In The Odyssey, the main story is about King Odysseus of Ithaca and his journey to get home after the Great War of Troy is over. Odysseus is one of the first heroes in story telling that is seen as a full person. He may have a few god-like qualities, like his courage, good-looks, and strength as a warrior, but he also has the bad (or more human) parts of him that bring him down a peg. He is extremely arrogant and takes chances that aren’t really necessary, occasionally causing the demise of those around him, but he is fueled by love to get back to his wife, Penelope. He is a complete character, instead of a God that has no flaws, which is most likely the reason so many people resonate with him and appreciate The Odyssey and Odysseus’ adventures. For the first time, characters like Odysseus were being created in stories and spread around, which would be the basis for many stories in ancient Greece, and in today’s literature.

The theme of Pride is rampant throughout The Odyssey, as Odysseus is very much full of himself. He is very boastful in the way he acts and talks about how great he thinks he is. An example of Odysseus being extremely arrogant about his action is when, after he has blinded Polyphemus, the cyclops, and is in his ship sailing away, he yells, Cyclopsif any man on the face of the earth should ask you who blinded you, shamed you so??”say Odysseus, raider of cities, he gouged out your eye, Laertes’ son who makes his home in Ithaca! Yelling his full name and the place he lives at a giant cyclops who he just blinded is an unnecessary risk on Odysseus’ part, and a very dangerous one at that. The possible hazards of exposing himself as the one who stabbed Polyphemus’ eye don’t matter to Odysseus because he is so prideful and wants to show how strong and powerful he believes himself to be.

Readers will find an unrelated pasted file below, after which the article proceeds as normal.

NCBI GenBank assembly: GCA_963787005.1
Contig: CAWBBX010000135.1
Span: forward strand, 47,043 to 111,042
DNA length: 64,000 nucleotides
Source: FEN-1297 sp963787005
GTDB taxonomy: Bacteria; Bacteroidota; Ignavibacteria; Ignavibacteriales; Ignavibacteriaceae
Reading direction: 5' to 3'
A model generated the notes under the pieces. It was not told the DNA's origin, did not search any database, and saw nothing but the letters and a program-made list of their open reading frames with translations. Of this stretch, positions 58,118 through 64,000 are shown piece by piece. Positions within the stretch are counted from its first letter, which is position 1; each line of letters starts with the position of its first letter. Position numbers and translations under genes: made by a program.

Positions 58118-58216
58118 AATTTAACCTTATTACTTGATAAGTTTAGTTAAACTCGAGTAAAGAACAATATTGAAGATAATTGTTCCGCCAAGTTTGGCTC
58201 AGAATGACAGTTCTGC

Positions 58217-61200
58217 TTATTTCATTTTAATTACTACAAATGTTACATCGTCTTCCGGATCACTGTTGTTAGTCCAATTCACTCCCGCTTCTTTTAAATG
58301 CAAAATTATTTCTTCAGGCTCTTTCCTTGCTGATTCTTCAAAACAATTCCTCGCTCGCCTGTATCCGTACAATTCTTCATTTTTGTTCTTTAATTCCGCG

Odysseus did not realize that Polyphemus’ father is actually Poseidon, the god of the sea, earthquakes, storms, and horses and [who] is considered one of the most bad-tempered, moody and greedy Olympian gods. Polyphemus asks his father to punish Odysseus for his wrong doings, and Poseidon obliges. Since Odysseus is so arrogant that he would name himself as the cyclops’ assaulter, so Poseidon made it so Odysseus’ journey back to Ithaca would be as difficult as possible. Odysseus’ choices due to his own hubris eventually cause more of his men to die than would have if he hadn’t responded how he did.

The theme of Loyalty is also very important in The Odyssey. Throughout the story, Odysseus is adamant that he must return back home to his wife, Penelope, even though obstacles may slow him down and make his journey much longer than it should be. Penelope is also extremely loyal to her husband because, even though suitors are lining up, showering her with gifts, [so] she can marry the one who offers most, she continues to tell the men that she is waiting for her husband to come home. Eventually, it’s been so long since Odysseus has not been home that everyone in the kingdom is sure Odysseus has perished.

Penelope tells the men now that King Odysseus is no more, go slowly, keen as you are to marry me, until I can finish off this web, while weaving a shroud. Penelope comes up with a plan that she is going to keep the men from courting her by working on the shroud every day, and unweaving it at night, so that she will never have to remarry and hopefully Odysseus will come home to her. She remains loyal to Odysseus the whole story, always waiting for him to return. Odysseus may seem less loyal in the relationship, as he does fall weak to a tempting sexual offer from Calypso, a nymph from the island of Ogygia, making him an infidel in his marriage to Penelope.